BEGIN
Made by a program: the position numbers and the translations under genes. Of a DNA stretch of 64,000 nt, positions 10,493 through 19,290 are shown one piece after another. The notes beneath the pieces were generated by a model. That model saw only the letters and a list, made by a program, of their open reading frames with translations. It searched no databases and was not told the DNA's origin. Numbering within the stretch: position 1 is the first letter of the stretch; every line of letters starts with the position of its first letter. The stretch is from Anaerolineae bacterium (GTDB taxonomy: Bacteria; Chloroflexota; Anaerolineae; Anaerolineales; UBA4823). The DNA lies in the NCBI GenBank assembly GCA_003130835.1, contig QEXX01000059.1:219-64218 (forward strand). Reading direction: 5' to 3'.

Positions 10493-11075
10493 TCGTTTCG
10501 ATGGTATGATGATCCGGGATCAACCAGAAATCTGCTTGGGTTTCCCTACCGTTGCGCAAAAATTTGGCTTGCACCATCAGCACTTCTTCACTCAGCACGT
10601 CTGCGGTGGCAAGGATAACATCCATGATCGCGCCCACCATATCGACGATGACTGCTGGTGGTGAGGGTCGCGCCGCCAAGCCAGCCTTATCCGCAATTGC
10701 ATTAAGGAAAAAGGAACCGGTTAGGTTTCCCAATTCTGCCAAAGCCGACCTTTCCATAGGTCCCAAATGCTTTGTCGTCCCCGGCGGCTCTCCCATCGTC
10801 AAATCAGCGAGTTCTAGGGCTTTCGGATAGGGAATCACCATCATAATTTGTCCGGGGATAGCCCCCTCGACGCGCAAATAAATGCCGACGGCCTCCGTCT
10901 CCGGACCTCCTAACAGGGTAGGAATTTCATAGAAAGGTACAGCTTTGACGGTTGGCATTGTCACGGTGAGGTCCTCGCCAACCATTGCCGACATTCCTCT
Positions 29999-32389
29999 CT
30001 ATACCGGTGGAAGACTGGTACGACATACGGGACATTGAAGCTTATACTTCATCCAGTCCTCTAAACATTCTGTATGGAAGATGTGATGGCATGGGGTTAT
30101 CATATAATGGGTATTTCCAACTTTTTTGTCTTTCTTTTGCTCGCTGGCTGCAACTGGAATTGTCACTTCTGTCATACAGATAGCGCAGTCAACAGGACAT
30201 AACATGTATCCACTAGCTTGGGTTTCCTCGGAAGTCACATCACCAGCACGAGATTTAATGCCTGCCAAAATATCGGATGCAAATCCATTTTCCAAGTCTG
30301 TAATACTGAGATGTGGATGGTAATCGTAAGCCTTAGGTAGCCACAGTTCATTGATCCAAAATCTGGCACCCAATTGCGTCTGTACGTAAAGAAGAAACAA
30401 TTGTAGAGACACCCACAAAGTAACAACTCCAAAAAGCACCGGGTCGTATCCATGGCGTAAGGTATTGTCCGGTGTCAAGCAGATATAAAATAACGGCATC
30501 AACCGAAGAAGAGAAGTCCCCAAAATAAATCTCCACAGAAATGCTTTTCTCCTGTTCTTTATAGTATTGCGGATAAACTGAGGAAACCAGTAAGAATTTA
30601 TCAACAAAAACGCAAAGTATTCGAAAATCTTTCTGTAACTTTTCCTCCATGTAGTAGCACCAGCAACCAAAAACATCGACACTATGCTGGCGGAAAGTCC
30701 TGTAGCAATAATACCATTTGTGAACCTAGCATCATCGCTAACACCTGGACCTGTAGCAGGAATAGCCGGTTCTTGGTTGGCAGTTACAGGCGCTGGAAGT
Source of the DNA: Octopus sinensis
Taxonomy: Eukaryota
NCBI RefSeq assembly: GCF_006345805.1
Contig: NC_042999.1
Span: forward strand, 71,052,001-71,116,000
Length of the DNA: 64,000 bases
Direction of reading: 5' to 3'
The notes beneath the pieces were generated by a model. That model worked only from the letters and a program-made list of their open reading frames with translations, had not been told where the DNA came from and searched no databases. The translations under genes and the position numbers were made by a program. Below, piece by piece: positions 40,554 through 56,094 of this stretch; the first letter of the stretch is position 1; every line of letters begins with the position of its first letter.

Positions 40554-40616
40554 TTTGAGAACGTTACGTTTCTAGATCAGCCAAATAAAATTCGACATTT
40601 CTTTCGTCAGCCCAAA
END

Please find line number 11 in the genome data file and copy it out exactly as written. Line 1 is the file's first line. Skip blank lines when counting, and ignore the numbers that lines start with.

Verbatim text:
30001 ATACCGGTGGAAGACTGGTACGACATACGGGACATTGAAGCTTATACTTCATCCAGTCCTCTAAACATTCTGTATGGAAGATGTGATGGCATGGGGTTAT